The Co-operative Bank: A co-operative only in name

Since the Co-operative Bank hit the headlines last year, it has been a well-reported myth that the bank was actually a co-operative organisation. However, formed in 1872 as...

Since the Co-operative Bank hit the headlines last year, it has been a well-reported myth that the bank was actually a co-operative organisation.

However, formed in 1872 as a division of the Co-operative Wholesale Society, the Bank had never been truly independent and was always a wholly-owned subsidiary of the CWS, which later became the Co-operative Group.

Thus the Bank was never a true co-operative because it was not owned directly by its members.

In its early years, it operated as the Loan and Deposit department of the CWS and became the CWS Bank four years later. But the Bank did not become a registered company until 1971, and another four years passed before it became a member of the London Clearing Banks and was allowed to offer cheques. In 1974, it was the first Bank to offer free personal banking.

Eighteen years later, it launched its Ethical Policy, which refused to do business with organisations it deemed unethical. This included those that manufacture or transfers arms to oppressive regimes, or any business that contributed to climate change, such as the extraction of fossil fuels. The Bank estimated that since its launch, the policy has turned away around £1bn of new business.

In 2008, the Co-operative Group had a vision for the Bank to form a super-mutual with Britannia – the first co-operative/building society merger. This was achieved in August 2009, and at the was time described as the “next step in the renaissance of the co-operative and mutual sector” by chief executive Neville Richardson.

Two years later, in August 2011, the Co-operative Group announced its intention to bid for 632 Lloyds branches under Project Verde – and by the following July, the Group had agreed “heads of terms” to purchase the branches.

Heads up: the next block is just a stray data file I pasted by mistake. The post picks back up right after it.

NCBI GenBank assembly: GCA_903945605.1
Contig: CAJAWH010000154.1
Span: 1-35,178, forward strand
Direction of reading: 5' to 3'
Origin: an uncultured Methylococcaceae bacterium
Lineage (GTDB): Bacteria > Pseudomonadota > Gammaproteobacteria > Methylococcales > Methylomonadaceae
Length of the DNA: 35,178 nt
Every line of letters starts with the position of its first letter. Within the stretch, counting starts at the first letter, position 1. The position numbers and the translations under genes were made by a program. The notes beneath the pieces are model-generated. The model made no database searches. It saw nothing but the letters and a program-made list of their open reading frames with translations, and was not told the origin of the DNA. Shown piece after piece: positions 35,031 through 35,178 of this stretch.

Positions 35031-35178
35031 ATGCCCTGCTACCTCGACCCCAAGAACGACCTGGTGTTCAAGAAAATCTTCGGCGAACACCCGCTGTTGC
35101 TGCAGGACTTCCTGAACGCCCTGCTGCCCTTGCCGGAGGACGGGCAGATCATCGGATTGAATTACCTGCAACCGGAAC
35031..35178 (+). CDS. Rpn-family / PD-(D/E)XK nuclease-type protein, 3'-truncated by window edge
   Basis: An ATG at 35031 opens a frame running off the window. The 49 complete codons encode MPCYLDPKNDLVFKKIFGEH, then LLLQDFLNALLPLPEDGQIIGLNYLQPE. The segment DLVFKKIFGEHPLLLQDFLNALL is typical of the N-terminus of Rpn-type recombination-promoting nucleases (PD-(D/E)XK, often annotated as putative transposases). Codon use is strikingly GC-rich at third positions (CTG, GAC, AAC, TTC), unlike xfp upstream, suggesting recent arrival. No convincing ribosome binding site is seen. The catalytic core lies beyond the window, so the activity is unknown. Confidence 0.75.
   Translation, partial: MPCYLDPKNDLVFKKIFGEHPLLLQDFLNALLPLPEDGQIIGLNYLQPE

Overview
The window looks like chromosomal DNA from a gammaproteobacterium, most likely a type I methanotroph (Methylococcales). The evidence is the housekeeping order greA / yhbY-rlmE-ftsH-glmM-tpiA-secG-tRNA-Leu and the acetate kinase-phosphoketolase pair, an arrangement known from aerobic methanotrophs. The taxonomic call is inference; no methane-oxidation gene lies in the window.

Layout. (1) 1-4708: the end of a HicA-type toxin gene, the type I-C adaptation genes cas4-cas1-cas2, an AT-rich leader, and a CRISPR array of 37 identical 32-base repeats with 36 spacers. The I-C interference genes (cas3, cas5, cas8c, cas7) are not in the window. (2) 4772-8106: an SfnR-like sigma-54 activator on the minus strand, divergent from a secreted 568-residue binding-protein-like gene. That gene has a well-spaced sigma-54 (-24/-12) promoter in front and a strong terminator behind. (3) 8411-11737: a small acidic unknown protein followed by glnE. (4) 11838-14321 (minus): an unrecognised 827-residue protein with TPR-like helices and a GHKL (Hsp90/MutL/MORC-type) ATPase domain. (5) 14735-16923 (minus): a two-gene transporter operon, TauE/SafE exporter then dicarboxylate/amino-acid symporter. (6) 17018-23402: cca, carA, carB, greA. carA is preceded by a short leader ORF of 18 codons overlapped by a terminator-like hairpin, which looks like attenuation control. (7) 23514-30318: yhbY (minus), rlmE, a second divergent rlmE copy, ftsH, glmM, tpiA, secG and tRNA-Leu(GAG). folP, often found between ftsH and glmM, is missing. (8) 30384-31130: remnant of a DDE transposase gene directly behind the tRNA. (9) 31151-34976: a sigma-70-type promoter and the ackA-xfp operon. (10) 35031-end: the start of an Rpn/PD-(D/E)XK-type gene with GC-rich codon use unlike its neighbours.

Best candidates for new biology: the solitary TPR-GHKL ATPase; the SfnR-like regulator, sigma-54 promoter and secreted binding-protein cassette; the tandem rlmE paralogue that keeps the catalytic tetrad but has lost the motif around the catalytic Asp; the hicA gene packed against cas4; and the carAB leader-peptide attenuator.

Chancellor George Osborne praised the deal, saying this creates “a new challenger bank”.

Then last year, the Bank’s problems started to arise. It reported a loss of £257m in 2012, with debts from Britannia to blame, and announced that life insurance, asset management and general insurance businesses were to be sold.

A month later, the Group withdrew its offer for Lloyds, with then chief executive Peter Marks citing a “worsened outlook” in the economy and “increasing regulatory requirements”.

In May, Moody’s downgraded the Bank’s credit rating by six notches and the Bank’s chief executive Barry Tootell resigned. Former HSBC executive Niall Booker was named as his replacement. Banking Group chair Paul Flowers also stepped down and was replaced by Richard Pym, Chair of UK Asset Resolution.

In June, the Treasury Committee announced an inquiry into the collapse of ‘Project Verde’. Later that month it announced announced a shortfall in capital of £1.5bn.

In the six months to 6 July 2013, the Bank reported an overall loss of £709m. Some of the Bank’s losses include the write-down of loans valued at £496m, with £434m coming from corporate loan books. IT assets previously designed to replace the Bank’s existing platform will no longer be implemented, resulting in a write-down of £150m.

The Bank’s ownership structure changed in December. Funds to fill the capital black hole were raised from from bondholders, the divestment of Co-operative Insurance and capital from the Co-operative Group.

The Group ended up with a 30% stake in the Bank, with the remaining 70% in the hands of private and institutional investors.

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